- inputs for the HUI on the front panel (including an encoder, and 3 push buttons : standby/on, menu/exit, function/enter).
- an input for the IR sensor.
- an output to drive the SSR.
Here are :
- the global schematic
- the Arduino pinout sheet
- the table for the binary words used for the switching section
- the old audio board schematic I re-used on this project
So the audio board is splitted in two separate PCB in my case :
- the summing part
- the volume / mute part
So the analog audio signal leaves the main board after the switching section, to go to the summing PCB (opamp TL074), and then returns to the main board to be processed by the PGA 2311 before going to the output connector on the rear panel.
I think it's not necessary to do that, but it was a way to me to re-use my old part without developing a full new PCB.
Step 2: Power Supply
I did not develop the power supply (AC/DC module). It was cheaper and easier to buy one on Amazon ;)
I needed 3 different types of DC voltages :
One +5V for the logic parts (including the Arduino... Yes I made that bad thing that consist in supply the board to the +5V output... but fact is : it works).
One +12V and one -12V for the audio parts.
Step 3: Arduino Programm and EEPROM Parameters
here are :
- the parameters managed by the setup in the Arduino, and saved in the EEPROM
Note : I used a standard IR remote, and you can change the codes of each key of the remote in the program.
I used a key as a shortcut in my program, to access quickly to my mediacenter device. The setup menu of "Mash-in" is made to configure which input you chose to assign to this shortcut. This parameter is also stored in the EEPROM of the Arduino.
Step 4: Build It !
here is the Gerber file to make it.
The arduino is direclty inserted up-side-down on the PCB (like a shied).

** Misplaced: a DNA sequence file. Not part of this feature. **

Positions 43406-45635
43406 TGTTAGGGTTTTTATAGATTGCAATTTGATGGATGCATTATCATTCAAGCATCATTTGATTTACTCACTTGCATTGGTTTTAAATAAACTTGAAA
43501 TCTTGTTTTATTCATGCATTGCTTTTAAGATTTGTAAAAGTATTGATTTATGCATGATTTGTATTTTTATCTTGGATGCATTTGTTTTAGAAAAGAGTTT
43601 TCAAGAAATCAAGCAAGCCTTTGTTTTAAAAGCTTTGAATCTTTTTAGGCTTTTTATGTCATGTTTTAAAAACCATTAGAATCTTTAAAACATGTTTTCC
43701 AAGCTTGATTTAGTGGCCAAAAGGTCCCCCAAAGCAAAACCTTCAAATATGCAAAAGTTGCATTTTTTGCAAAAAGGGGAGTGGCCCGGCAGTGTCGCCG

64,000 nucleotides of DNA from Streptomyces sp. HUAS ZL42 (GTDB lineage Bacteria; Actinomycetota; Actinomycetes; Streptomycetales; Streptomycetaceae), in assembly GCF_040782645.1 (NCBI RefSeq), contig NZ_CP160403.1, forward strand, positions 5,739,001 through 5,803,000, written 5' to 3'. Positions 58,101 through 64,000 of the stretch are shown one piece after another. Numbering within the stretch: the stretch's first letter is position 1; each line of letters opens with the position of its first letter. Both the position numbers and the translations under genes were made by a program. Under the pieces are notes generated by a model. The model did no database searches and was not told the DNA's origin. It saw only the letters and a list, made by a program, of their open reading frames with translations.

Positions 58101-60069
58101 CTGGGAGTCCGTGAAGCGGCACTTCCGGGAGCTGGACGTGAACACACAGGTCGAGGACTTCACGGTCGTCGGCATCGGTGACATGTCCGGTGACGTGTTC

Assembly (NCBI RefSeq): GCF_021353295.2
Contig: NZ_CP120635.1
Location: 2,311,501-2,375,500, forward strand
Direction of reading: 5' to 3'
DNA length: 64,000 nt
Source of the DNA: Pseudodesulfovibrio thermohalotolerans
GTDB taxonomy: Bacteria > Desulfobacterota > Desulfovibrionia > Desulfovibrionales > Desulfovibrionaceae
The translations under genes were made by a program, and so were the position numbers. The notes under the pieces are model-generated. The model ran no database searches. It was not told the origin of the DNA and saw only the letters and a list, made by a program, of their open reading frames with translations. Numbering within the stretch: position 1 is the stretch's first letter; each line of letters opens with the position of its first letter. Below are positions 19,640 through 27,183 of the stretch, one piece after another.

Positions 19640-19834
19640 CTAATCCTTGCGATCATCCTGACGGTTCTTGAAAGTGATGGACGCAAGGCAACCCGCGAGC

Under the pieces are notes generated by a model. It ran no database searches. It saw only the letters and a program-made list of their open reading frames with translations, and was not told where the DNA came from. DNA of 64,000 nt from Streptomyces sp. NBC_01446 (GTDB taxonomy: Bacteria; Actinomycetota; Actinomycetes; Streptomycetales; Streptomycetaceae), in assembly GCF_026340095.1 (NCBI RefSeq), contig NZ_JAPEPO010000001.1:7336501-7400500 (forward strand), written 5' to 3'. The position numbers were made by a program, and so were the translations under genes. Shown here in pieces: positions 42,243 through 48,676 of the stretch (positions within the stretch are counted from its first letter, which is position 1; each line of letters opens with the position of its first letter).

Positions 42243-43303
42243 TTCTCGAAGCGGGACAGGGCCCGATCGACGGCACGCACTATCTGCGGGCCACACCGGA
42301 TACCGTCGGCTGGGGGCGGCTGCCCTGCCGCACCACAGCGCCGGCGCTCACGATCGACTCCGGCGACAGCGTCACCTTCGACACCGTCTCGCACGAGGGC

known issues :
- the CD4067 used for the switch section of composite video is not properly power supplied. The schematic gives a 12V power, but it's driver with 5V logic signals by the Arduino... so the inputs stays on the first anyway (00000).
- It's the same issue with the MPC506 chips, but the logic levels are properly considered by those components, so nothing to change about that.
So you'll have to slightly modify the PCB, but it's manageable if you use IC supports, and add some wires.
Step 5: The Case
Here you will find the draft of the front and rear panel.
All the other 3D files are available here.
I designed everything with Sketchup, so it's pretty easy to adapt things for free, I guess.
All the inside panels are printed on dual layers glued together. Also the inside plate is printed in two steps, with approximately 2 layers of orange (or the color you like), and the rest in white. Like this, it looks like white when the device is in standby, and it goes in orange when it's on (with the light inside).
I used a small LED 230VAC lamp inside. It's less than 1W of power consuption, and it does not heat to much. It's driven by the output of SSR itself.
The SST is mounted on a heater. There is a hole in the side of the case, to make the air recycling possible inside.
By the way, it's a 10A SSR in my case, and I installed a 8A fuse on it, to limit the temperature dissipation inside the case at an acceptable value (the more power you switch, the more heat you have). With the heater, it shouldn't go further 40°C, even if the case is fully closed, which is ok, even for the PLA parts of the case.
Almost ready to print ! ;)
Step 6: Other Integration Details...
here some files to help cabling, and make the job easier.
All the other useful stuff are eventually here ! :)
Participated in the
Audio Challenge 2020